These assay offices were established by law, superseding the medieval Guild system of regulation.
These hallmarks were used for plate, vessels and candlesticks etc.
In Switzerland in the 1920s a system of responsibility marks for precious metal watch cases was introduced.
These are called Poinçons de Maître, which translates literally as "Master's Punches" but are usually called "Collective Responsibility Marks".
• And Many More Standards for precious metals in Switzerland originated in Geneva in the 15th century, the first recorded regulation concerning the fineness and marking of silver was enacted by Bishop John of Brogny in the year 1424.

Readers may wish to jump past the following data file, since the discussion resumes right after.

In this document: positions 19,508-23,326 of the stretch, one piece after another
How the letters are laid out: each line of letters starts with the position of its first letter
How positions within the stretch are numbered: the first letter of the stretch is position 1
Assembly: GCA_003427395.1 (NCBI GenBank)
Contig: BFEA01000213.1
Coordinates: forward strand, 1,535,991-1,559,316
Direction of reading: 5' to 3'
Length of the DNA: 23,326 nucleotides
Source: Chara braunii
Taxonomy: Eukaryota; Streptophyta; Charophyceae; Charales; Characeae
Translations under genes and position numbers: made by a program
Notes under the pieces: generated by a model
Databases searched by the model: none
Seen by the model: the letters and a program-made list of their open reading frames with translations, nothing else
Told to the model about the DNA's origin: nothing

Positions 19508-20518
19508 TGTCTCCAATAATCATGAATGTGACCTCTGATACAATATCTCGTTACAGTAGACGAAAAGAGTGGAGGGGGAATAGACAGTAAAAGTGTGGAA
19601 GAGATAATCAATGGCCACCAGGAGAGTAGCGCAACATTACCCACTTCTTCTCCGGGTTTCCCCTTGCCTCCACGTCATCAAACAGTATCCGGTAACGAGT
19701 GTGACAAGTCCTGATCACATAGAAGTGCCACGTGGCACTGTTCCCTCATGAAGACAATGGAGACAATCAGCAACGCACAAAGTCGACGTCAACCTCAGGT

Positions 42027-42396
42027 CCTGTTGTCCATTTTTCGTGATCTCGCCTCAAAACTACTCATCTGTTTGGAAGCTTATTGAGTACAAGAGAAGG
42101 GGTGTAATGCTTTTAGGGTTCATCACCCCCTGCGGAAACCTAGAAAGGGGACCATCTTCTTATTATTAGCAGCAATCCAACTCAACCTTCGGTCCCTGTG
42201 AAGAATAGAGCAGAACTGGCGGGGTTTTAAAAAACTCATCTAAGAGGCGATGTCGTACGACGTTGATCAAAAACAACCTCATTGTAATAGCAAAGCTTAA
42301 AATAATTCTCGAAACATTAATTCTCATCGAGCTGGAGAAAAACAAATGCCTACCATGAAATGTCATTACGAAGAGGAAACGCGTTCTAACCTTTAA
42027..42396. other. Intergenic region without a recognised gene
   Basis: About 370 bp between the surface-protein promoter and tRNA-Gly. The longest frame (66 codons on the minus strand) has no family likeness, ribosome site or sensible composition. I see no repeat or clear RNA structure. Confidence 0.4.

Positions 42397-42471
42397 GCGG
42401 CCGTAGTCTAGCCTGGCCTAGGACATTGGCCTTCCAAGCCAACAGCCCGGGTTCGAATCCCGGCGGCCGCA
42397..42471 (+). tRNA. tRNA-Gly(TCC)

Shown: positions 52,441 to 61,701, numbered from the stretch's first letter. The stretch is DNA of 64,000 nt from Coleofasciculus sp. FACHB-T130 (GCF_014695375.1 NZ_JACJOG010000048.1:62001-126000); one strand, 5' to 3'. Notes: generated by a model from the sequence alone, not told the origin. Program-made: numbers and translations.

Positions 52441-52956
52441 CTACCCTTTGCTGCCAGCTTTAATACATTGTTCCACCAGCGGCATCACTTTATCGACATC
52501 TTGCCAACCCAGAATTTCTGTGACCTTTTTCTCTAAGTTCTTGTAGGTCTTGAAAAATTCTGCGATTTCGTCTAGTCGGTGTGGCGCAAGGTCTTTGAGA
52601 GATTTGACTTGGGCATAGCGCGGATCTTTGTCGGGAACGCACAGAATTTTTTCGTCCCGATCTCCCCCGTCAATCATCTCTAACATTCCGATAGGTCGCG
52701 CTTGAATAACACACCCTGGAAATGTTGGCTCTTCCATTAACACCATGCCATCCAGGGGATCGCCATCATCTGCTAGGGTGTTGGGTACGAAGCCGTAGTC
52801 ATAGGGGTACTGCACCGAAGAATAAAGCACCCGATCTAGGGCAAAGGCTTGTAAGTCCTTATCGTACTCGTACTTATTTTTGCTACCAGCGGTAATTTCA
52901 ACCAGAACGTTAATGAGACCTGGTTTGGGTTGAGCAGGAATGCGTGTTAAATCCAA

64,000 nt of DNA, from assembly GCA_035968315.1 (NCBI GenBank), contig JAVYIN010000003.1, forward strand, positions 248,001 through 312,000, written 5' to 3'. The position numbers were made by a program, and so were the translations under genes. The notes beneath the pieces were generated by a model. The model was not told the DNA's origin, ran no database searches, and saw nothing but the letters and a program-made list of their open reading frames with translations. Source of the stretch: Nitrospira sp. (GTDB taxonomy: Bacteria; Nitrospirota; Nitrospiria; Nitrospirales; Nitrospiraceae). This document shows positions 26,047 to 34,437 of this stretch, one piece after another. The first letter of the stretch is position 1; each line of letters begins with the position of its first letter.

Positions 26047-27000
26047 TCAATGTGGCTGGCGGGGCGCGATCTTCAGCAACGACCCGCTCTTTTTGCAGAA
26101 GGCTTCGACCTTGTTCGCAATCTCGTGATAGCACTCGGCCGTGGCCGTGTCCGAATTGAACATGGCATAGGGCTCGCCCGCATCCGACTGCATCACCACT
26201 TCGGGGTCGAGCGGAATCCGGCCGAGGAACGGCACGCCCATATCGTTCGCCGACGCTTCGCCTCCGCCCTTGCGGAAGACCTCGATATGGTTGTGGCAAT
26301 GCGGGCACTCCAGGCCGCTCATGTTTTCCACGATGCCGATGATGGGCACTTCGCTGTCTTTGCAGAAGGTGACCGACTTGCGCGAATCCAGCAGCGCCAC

This led to some confusion during the Brexit referendum about what was meant by control of/at the borders.
These can be used to identify the maker of a precious metal watch case.
There is a full description of this system and tables of the marks at Poinçons de Maître: Case Maker's Marks. The Swiss Precious Metals Control Act of 23 December 1880 introduced a uniform system of hallmarking for watch cases to be used throughout Switzerland with the marks shown in the picture here.
Although the Swiss Precious Metals Control Act of 1880 defined standards for gold and silver watch cases, the British Merchandise Marks Act of 1887 caused several changes in Swiss hallmarking, in particular the two Swiss standards for silver were not accepted in Britain, and the British also inadvertently caused the Swiss to create their own national brand or trade mark "Swiss made".
Swiss hallmarking before 1880 and after 1933 is rather outside the scope of this page, but I mention some of the changes made in 1933.